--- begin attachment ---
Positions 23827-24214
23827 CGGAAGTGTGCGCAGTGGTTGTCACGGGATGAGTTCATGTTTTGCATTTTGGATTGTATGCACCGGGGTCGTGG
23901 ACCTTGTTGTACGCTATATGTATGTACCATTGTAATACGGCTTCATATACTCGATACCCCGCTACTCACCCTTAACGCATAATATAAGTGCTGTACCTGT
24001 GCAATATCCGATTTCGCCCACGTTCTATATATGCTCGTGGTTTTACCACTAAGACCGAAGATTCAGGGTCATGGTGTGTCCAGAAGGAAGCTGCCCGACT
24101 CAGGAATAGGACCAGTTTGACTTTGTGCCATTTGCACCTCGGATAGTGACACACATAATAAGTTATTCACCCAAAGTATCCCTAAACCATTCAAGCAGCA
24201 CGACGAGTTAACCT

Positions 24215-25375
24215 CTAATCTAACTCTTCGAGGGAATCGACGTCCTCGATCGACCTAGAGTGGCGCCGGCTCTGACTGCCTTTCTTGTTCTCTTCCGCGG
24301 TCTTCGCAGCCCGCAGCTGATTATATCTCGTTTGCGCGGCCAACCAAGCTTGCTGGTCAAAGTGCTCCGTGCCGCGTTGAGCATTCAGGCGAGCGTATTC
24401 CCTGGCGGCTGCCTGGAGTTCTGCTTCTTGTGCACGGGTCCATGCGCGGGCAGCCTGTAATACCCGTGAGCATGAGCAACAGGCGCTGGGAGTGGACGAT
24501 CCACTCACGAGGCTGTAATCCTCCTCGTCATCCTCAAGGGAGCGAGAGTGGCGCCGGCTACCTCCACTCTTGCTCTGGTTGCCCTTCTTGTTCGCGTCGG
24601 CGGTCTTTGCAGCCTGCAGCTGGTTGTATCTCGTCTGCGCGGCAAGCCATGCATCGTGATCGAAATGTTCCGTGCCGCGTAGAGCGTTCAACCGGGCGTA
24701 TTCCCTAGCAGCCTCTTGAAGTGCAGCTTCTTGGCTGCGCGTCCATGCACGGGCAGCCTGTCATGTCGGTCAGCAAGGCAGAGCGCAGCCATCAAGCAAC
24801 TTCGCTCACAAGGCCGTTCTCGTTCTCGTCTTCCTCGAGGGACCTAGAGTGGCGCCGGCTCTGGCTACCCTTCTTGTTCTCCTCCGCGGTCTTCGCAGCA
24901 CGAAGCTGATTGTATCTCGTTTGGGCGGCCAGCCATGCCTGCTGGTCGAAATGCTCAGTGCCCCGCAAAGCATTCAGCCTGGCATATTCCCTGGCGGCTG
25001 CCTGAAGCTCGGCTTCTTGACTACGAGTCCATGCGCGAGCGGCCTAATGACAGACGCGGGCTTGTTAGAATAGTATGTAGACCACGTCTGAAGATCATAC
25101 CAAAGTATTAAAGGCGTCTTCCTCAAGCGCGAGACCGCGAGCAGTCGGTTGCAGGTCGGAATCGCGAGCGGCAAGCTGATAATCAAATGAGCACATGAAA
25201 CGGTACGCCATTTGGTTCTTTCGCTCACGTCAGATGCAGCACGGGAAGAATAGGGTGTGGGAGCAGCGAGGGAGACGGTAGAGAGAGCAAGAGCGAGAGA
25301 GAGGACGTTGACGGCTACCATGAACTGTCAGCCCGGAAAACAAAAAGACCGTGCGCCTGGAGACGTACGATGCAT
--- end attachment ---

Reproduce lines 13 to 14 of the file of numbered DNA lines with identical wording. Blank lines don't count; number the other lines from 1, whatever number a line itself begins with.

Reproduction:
24701 TTCCCTAGCAGCCTCTTGAAGTGCAGCTTCTTGGCTGCGCGTCCATGCACGGGCAGCCTGTCATGTCGGTCAGCAAGGCAGAGCGCAGCCATCAAGCAAC
24801 TTCGCTCACAAGGCCGTTCTCGTTCTCGTCTTCCTCGAGGGACCTAGAGTGGCGCCGGCTCTGGCTACCCTTCTTGTTCTCCTCCGCGGTCTTCGCAGCA